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High-performance reoxygenation from PLGA-PEG/PFOB emulsions: a feedback relationship between ROS and HIF-1α

Authors Wang J, Wang R, Li N, Shen X, Huang G, Zhu J, He D

Received 29 October 2017

Accepted for publication 24 January 2018

Published 22 May 2018 Volume 2018:13 Pages 3027—3038

DOI https://doi.org/10.2147/IJN.S155509

Checked for plagiarism Yes

Review by Single anonymous peer review

Peer reviewer comments 2

Editor who approved publication: Dr Linlin Sun

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Jie Wang,1,* Ruochen Wang,1,* Niannian Li,1 Xi Shen,2 Gang Huang,3 Jun Zhu,1,4 Dannong He1,4

1School of Materials Science and Engineering, Shanghai Jiao Tong University, Shanghai, People’s Republic of China; 2The Department of Ophthalmology, Ruijin Hospital, Shanghai Jiao Tong University, Shanghai, People’s Republic of China; 3Shanghai University of Medicine and Health Sciences, Shanghai, People’s Republic of China; 4National Engineering Research Center for Nanotechnology, Shanghai, People’s Republic of China

*These authors contributed equally to this work

Background: Hypoxemia is one of the most common pathological processes in various clinical diseases.
Methods: A novel emulsion of poly(lactide-co-glycolide)-poly(ethylene glycol)/perfluorooctyl bromide has been developed to improve arterial hypoxemia through pulmonary drug delivery. Hypoxia-reoxygenation experiment was used to investigate the ability of the emulsion to supply oxygen and the saline lavage acute lung injury model was established to evaluate oxygen supply of the emulsion.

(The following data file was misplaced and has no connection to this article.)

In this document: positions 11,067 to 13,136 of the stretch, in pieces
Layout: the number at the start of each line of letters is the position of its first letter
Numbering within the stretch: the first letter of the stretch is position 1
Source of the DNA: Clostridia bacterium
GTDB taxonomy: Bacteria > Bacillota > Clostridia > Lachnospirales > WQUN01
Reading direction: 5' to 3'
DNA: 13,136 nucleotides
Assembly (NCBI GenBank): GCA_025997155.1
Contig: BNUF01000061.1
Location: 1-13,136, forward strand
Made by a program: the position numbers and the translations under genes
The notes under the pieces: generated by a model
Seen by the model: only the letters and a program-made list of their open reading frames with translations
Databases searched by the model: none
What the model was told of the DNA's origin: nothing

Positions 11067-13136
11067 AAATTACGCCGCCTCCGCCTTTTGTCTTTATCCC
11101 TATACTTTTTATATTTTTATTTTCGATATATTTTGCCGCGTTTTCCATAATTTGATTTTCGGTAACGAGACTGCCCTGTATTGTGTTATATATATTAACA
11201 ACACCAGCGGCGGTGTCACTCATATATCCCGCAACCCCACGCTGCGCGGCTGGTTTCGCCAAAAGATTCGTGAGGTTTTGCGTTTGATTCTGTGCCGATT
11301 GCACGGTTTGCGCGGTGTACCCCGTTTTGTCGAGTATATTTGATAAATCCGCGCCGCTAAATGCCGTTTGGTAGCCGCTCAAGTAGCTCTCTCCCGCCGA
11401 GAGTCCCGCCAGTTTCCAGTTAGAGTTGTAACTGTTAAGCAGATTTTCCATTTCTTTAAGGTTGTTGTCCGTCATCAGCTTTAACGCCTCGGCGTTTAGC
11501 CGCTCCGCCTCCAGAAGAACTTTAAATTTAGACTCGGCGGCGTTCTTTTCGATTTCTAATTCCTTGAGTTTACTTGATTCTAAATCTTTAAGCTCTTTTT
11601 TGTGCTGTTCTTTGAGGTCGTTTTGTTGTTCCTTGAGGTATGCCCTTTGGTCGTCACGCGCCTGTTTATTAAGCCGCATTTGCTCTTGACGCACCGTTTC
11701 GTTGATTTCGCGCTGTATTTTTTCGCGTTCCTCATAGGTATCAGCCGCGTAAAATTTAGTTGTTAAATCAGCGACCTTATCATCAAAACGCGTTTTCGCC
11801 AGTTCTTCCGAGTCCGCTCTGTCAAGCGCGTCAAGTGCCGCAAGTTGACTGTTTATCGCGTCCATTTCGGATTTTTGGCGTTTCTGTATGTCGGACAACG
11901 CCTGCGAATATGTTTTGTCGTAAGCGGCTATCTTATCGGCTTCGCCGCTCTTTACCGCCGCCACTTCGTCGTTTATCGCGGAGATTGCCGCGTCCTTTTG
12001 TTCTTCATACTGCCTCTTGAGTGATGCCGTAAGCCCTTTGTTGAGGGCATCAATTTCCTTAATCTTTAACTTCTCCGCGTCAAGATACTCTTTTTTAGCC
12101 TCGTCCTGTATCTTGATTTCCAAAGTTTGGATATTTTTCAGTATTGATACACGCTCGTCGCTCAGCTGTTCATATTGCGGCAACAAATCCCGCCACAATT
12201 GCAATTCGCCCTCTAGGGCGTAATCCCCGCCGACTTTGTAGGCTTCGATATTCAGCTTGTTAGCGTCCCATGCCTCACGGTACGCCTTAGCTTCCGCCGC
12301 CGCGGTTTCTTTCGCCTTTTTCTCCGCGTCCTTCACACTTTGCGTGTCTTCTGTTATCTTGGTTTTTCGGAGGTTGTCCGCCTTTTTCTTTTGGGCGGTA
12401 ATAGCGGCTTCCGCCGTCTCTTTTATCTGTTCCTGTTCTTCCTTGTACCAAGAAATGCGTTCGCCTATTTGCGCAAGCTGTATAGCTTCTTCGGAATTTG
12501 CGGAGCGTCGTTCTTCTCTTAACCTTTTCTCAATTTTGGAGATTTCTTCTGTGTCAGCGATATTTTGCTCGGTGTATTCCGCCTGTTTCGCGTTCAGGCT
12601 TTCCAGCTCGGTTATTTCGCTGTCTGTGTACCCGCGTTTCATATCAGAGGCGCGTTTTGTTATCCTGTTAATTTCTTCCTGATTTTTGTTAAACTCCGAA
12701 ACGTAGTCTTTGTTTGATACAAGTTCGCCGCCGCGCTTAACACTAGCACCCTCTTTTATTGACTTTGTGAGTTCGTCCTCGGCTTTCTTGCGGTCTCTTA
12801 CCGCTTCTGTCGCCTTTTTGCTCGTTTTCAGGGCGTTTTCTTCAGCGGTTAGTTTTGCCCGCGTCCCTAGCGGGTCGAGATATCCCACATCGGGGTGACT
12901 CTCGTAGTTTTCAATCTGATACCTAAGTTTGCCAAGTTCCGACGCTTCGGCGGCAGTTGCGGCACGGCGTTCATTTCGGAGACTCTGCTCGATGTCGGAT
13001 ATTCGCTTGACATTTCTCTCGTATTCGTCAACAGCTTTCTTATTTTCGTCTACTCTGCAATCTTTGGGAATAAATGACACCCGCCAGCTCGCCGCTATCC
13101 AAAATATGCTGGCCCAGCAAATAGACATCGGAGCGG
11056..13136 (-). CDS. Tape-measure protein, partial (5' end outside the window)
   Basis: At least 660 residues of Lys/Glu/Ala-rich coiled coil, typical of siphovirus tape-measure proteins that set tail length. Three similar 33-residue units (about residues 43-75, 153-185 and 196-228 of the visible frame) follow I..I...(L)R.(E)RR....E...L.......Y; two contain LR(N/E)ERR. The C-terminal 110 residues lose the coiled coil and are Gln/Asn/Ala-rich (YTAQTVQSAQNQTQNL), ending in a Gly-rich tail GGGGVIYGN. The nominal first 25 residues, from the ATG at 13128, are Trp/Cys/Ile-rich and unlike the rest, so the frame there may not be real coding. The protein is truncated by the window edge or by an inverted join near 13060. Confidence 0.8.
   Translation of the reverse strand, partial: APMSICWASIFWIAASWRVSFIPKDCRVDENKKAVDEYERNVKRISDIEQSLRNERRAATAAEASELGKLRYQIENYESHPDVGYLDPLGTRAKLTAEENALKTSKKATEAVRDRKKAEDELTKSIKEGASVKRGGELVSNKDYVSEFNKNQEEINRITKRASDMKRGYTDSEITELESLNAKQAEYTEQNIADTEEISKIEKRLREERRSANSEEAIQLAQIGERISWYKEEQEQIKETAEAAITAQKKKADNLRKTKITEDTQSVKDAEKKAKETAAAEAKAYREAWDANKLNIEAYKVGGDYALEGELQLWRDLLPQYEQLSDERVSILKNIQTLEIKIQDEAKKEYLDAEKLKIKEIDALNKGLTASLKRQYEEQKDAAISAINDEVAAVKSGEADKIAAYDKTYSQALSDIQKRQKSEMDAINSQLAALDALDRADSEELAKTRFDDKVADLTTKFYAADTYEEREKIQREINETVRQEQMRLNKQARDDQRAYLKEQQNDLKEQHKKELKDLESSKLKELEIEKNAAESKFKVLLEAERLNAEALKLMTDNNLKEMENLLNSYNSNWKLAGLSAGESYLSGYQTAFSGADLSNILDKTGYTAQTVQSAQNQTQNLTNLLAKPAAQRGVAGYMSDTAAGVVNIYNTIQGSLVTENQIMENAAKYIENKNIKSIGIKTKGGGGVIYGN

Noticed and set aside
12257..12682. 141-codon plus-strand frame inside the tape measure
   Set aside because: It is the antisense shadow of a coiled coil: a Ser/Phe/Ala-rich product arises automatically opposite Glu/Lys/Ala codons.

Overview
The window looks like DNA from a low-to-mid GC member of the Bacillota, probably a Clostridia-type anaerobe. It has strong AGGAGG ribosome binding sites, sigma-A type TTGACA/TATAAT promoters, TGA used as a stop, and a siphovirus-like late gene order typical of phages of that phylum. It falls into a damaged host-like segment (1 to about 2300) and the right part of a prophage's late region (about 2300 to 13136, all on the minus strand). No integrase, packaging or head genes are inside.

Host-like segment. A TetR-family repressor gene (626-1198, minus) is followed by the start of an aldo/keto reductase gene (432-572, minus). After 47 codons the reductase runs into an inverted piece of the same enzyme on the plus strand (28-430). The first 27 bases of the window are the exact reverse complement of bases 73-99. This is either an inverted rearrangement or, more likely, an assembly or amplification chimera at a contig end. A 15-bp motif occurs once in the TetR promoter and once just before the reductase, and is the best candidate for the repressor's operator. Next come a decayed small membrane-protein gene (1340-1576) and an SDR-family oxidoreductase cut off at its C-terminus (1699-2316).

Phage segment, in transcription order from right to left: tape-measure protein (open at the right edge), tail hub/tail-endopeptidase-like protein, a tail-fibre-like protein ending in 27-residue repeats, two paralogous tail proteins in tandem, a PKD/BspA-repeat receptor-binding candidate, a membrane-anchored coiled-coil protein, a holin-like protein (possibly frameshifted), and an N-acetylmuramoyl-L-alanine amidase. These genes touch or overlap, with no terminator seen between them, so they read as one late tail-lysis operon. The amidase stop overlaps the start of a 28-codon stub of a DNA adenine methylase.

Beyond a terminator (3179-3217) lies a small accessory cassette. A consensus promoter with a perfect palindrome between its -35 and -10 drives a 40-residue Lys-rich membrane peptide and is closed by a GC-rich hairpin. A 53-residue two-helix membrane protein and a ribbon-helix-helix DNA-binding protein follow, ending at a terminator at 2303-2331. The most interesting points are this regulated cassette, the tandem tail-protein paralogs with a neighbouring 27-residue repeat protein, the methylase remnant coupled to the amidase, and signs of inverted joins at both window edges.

Results: It has been demonstrated that an apparent increase has been detected in the cytotoxicity test of the emulsion, indicating its lower cell toxicity. A hypoxia-reoxygenation experiment uncovered the fact that notable cell growth was observed after reoxygenation with poly(lactide-co-glycolide)-poly(ethylene glycol)/perfluorooctyl bromide emulsion because of the ability of the emulsion to supply oxygen adequately and reasonably. Moreover, the level of intracellular reactive oxygen species was significantly enhanced during hypoxia, which further influenced the concentration and activity of hypoxia-inducible factor-1α (HIF-1α). Furthermore, the upregulated expression of HIF-1α during hypoxia has verified that certain emulsions can increase HIF-1α content and relieve hypoxia, which further indicates HIF-1α plays an essential role in improving cell viability. Afterwards, the saline lavage acute lung injury model was established to evaluate oxygen supply of the emulsion and the result shows considerable improvement of lung ventilation of rabbits.
Conclusion: We recommend that the feedback relationship between reactive oxygen species and HIF-1 plays an essential role in improving cell viability. It is anticipated that the emulsion will be applied in the field of alleviating hypoxemia.

Keywords: perfluorocarbon, oxygen concentration, hypoxia-reoxygenation, reactive oxygen species, hypoxia-inducible factor-1α, lung ventilation

Introduction